Maintaining your place of worship

Share on:

Checklists and video guides to help you look after faith buildings, from the SPAB, the National Churches Trust and Historic England for National Maintenance Week.


Monitoring the fabric of your building and carrying out regular maintenance tasks are key to preserving important buildings for future generations. That’s why the SPAB, the National Churches Trust and Historic England have compiled a places of worship maintenance checklist and a video series to help volunteers and guardians organise regular maintenance checks.

Volunteers or wardens on site are likely to be the first to notice changes that could indicate defects, so this checklist and video series are aimed at making regular maintenance checks easier for them.

The checklist is divided into five sections: roofs, rainwater goods, exteriors, interiors and building services. There are also helpful walk-through video guides that correspond to each section so volunteers know what signs of damage to look out for and when to call in a professional

Each place of worship is different and will have its own maintenance requirements and arrangements. Many have volunteers who can do most of the regular tasks, depending on the complexity of the building. Others employ a contractor for some or all tasks, such as work requiring access at height. A professional advisor (architect or surveyor) plays an important role and can help with advice on building related issues, including hiring a contractor, or tasks which might need professional guidance.

To make best use of this checklist, volunteers should consult their professional advisor on certain tasks. These are highlighted with an asterisk on the checklist and mentioned throughout the videos.

Catherine Townsend, head of church support at the National Churches Trust, one of the SPAB’s partners on the project says: “Regular maintenance checks, and proactive maintenance repairs, ensures the preservation of original historic building fabric by reducing the need for major repairs and, critically, saves money in the long-term (research shows that delaying maintenance leads to increased costs of repair). A simple way to ensure good maintenance practice is to have a regularly reviewed maintenance checklist or maintenance plan. This year, the SPAB, Historic England and ourselves have worked together to revise a maintenance checklist for places of worship to use. The SPAB, with funding from Historic England, has now brought these to life in 5 clearly narrated and beautifully shot videos that break down the essence of what needs checking in a building, and what to look out for. These will be a great help to the many volunteers responsible for church buildings, giving them the confidence that they better understand how to look at and read their buildings.”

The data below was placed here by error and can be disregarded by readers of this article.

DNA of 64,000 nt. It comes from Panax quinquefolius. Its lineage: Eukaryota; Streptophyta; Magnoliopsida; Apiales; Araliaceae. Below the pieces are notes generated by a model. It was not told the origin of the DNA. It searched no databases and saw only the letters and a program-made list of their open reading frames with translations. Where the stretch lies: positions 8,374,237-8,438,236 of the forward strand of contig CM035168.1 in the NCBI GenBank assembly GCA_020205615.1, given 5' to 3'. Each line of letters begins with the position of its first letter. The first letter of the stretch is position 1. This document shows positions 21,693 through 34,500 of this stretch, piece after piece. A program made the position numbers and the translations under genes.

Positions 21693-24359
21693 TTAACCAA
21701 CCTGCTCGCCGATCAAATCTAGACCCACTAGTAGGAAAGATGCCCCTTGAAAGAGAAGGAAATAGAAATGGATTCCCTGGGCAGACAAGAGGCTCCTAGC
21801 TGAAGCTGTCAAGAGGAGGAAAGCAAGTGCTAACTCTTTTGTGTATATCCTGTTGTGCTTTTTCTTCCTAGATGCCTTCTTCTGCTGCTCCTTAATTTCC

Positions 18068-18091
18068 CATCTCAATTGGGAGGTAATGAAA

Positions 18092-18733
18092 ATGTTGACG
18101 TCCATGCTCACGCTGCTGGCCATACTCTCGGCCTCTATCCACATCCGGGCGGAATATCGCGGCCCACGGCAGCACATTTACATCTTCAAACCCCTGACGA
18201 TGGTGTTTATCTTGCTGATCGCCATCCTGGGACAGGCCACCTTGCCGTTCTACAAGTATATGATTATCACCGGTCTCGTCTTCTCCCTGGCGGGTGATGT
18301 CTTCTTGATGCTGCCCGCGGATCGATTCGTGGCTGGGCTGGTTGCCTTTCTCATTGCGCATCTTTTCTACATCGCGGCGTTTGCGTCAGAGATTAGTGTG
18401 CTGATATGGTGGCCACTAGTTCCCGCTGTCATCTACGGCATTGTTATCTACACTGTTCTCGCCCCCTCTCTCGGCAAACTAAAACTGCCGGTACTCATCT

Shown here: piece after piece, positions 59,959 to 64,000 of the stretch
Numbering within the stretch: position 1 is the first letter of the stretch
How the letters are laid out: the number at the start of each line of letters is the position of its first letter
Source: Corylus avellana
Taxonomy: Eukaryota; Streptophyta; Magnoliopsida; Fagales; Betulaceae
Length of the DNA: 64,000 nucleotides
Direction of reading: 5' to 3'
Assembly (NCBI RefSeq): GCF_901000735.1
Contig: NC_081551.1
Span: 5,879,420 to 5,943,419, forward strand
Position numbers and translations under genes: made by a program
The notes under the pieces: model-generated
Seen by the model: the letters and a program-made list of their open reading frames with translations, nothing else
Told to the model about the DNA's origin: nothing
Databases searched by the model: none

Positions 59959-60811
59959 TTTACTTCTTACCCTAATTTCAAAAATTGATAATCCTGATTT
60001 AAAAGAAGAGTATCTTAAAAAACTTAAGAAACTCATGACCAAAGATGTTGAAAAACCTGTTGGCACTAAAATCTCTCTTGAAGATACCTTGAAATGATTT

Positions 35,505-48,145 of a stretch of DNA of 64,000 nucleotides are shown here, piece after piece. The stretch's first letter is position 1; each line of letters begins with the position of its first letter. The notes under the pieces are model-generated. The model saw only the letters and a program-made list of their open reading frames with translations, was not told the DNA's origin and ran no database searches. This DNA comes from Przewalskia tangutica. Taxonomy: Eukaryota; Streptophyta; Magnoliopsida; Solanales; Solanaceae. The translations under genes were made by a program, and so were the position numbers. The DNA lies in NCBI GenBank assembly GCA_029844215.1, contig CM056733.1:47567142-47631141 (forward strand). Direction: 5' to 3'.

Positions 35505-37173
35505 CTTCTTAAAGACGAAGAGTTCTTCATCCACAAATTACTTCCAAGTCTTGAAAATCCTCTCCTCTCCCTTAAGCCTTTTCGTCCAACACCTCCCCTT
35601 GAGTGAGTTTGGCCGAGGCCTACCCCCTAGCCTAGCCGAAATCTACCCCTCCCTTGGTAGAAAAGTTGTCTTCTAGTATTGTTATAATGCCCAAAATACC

The SPAB’s founder William Morris spoke of the need to “stave off decay by daily care, to prop a perilous wall or mend a leaky roof.” A vital message today, too.

Find the Maintenance Checklist for Places of Worship and the companion videos here:


Notes to editors

  • This checklist has evolved following discussions on maintenance with congregations taking part in the Taylor Review Pilot, Historic England’s National Specialist Services and in conversation with the National Churches Trust and The Society for the Protection of Ancient Buildings. It may not cover all aspects of a Maintenance Plan or associated legal duties for every place of worship (including relevant consents).
  • The five church maintenance videos were funded by Historic England
  • Videos available here:
  • The checklist and videos are launched during National Maintenance Week (20-27 November), the SPAB's annual reminder for anyone who looks after a building - regardless of its age, type or purpose - of the simple, achievable steps they can take to prepare for the worst that winter can bring.

Get involved